[JPL] Music Preview: Kenny G shrugs off critics, racks up sales

Toby Gleason toby_gleason at sbcglobal.net
Thu Dec 6 12:57:00 EST 2007


Though I have made a personal vow never to play a Kenny G CD on my  
radio shows, I have, lately, found myself in the somewhat awkward  
position of DEFENDING "smooth jazz." The fact of the matter is that  
three of the of the most famous jazz record labels in the U.S. began  
their existence producing what was then called "commercial jazz;" -  
well performed, lushly produced and packaged and less melodically  
challenging than straight ahead, be bop or modern free jazz. Those  
labels were Impulse, Verve and CTI (Blue Note stuck with more  
straight ahead jazz.)

That style of jazz went on to be called "cocktail party jazz," and,  
ultimately, "smooth" jazz. It is jazz, just jazz with a more R&B- 
style rhythm section. Thus, it is more accessible, less challenging  
and easier to dance to than other jazz styles.

Kenny G has probably brought more people to John Coltrane than all of  
jazz radio combined, just by his playing the soprano sax. And that is  
a good thing. If smooth jazz, in general, helps to hip more people to  
straight ahead, be bop, big band or modern jazz, then it is to be  
applauded, not derided.

We who have straight ahead jazz radio shows don't have to PLAY smooth  
jazz, but we shouldn't spend out time and energy bitching about it.  
We should be finding ways to connect it to what WE do for the  
listener and turn new listeners on to the purer forms of jazz that we  
play.

Toby Gleason
KRCB-FM
On Dec 6, 2007, at 9:31 AM, jazzproglist at jazzweek.com wrote:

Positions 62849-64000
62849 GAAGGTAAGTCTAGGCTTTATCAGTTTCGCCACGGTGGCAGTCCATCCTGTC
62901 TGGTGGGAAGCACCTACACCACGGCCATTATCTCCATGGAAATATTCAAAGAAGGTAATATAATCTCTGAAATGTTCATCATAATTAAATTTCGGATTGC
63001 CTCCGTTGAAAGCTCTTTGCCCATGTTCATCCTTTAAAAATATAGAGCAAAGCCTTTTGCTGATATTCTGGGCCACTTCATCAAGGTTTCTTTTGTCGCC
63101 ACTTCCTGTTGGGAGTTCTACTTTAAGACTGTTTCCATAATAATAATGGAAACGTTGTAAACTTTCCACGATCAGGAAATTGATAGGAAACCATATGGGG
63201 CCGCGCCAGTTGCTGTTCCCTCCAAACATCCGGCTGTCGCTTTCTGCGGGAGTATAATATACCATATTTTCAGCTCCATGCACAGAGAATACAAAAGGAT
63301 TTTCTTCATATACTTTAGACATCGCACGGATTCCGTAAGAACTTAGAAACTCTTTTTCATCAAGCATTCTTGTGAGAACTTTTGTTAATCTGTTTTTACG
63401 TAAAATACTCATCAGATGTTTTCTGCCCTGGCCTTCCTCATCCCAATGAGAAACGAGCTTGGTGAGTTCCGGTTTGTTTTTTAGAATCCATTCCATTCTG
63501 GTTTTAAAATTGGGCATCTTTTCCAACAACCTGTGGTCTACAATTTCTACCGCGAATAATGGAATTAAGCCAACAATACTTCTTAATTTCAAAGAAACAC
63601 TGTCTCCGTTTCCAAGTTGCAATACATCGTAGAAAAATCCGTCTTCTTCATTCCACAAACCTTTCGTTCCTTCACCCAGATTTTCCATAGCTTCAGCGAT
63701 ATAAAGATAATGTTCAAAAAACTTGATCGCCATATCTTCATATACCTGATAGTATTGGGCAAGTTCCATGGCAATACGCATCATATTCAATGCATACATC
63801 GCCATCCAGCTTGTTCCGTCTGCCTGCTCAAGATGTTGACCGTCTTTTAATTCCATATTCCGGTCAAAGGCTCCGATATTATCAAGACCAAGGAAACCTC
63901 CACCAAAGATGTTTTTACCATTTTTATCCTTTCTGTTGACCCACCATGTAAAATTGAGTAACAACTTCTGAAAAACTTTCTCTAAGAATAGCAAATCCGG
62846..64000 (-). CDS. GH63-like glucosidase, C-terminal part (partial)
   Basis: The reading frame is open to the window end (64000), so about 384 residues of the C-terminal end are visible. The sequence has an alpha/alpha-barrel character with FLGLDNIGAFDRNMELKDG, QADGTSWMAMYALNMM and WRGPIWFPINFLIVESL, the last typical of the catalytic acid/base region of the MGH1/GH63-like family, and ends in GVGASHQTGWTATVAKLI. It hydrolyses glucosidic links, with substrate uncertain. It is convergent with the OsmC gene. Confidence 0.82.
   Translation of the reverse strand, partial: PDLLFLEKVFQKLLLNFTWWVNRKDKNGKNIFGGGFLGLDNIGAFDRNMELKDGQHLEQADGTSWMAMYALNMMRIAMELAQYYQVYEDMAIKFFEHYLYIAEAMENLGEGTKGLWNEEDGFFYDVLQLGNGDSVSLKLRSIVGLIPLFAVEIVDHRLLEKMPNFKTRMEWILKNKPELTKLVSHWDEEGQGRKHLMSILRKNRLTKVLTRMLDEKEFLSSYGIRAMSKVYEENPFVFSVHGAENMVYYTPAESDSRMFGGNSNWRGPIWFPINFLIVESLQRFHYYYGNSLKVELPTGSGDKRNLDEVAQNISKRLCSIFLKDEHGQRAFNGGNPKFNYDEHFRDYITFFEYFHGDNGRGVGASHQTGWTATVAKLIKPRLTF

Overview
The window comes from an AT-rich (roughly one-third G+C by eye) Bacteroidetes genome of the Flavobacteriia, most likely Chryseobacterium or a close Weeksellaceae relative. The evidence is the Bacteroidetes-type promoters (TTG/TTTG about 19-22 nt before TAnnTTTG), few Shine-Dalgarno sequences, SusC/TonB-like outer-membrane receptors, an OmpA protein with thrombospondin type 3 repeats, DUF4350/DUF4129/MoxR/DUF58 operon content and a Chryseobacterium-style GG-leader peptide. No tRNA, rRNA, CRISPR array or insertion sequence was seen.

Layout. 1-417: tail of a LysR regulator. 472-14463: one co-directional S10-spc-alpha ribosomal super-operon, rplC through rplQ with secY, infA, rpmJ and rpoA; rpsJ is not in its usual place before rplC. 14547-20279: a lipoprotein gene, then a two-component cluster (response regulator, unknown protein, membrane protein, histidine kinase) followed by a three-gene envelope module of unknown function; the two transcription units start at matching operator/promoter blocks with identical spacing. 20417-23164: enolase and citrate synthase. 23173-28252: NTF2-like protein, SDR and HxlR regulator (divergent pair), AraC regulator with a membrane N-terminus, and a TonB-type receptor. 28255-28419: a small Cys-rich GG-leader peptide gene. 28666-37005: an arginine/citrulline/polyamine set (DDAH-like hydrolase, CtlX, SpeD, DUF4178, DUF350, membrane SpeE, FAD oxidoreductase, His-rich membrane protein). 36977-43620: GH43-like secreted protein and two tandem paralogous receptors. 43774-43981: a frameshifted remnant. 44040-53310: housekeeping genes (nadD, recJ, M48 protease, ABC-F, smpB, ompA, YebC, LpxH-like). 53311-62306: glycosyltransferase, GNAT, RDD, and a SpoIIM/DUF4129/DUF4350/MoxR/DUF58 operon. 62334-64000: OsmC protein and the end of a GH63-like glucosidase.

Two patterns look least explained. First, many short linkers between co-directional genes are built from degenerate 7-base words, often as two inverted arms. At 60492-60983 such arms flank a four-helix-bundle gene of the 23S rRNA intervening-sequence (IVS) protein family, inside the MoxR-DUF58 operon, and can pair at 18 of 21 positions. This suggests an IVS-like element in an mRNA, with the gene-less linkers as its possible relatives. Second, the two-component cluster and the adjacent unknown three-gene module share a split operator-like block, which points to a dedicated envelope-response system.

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> +++++++++++++++++++++++++++++++
> Funny. Last night I went to a Jethro Tull concert...for nostalgia  
> sake...
> and for most of the evening Ian Anderson talked about jazz. Really.  
> Many
> of their pieces were re-arranged in a "jazz" style. Now, the question
> could be how "much" jazz was there? When they played swing...the  
> drummer
> kept a very distinct four/four on the bass drum so you could  
> definitely
> hear the repetition in the beat....like old school swing...but the  
> problem
> was it didn't swing. Ian improvised much on flute. Most of this  
> though was
> "effectual" with grunts...screams...etc....and playing the most  
> basic of
> scales through minimal and very simplistic chord progressions. Now  
> when he
> sez he was playing jazz...I guess you could say he was...sort of...  
> and
> there in lies the problem. Just about any musician can say this IF  
> they
> improvise a "little." Too many though don't say they are playing a
> "little" jazz...they just say they're playing jazz. When I read where
> Kenny is saying he has "improvisation" in his
>  music he would be correct. My questing is at what level?
>
>   By todays standards you don't have to play a lot of jazz to be
> considered a jazz musician AND have a following. Actually the bigger
> following you have...the less jazz you're playing. Sometimes all  
> folk need
> is to "see" a saxophone on stage and they will say that group played
> "some" jazz. From my perspective now it's pointless to dis him for  
> what he
> does. More power to him but it's the perception that surrounds  
> him ...that
> he is very guilty of creating...in reference to jazz....that gets  
> to me.
> And is willingness to play on peoples ignorance. He knows very well  
> his
> audience would believe just about anything he says and if he tells  
> them
> he's improvising...then oh well...to them he's playing jazz and  
> they don't
> care...and really don't understand...at what level nor could he  
> truly give
> a rats bumbum about what those who really know a thing or two about  
> this
> music...think.
>
>   Jae Sinnett
>
> Jazz Promo Services <jazzpromo at earthlink.net> wrote:
>   For sponsorship info: email jplsponsor at jazzweek.com
>
> +++++++++++++++++++++++++++++++
> http://www.post-gazette.com/pg/07340/839298-42.stm#
>
> Music Preview: Kenny G shrugs off critics, racks up sales
>
> Pittsburgh Post Gazette - Pittsburgh,PA,USA
> Though has endured considerable criticism and even revulsion from
> musicians,
> music critics and jazz fans for not playing "real jazz," Gorelick  
> shrugs it
> off ...
> --
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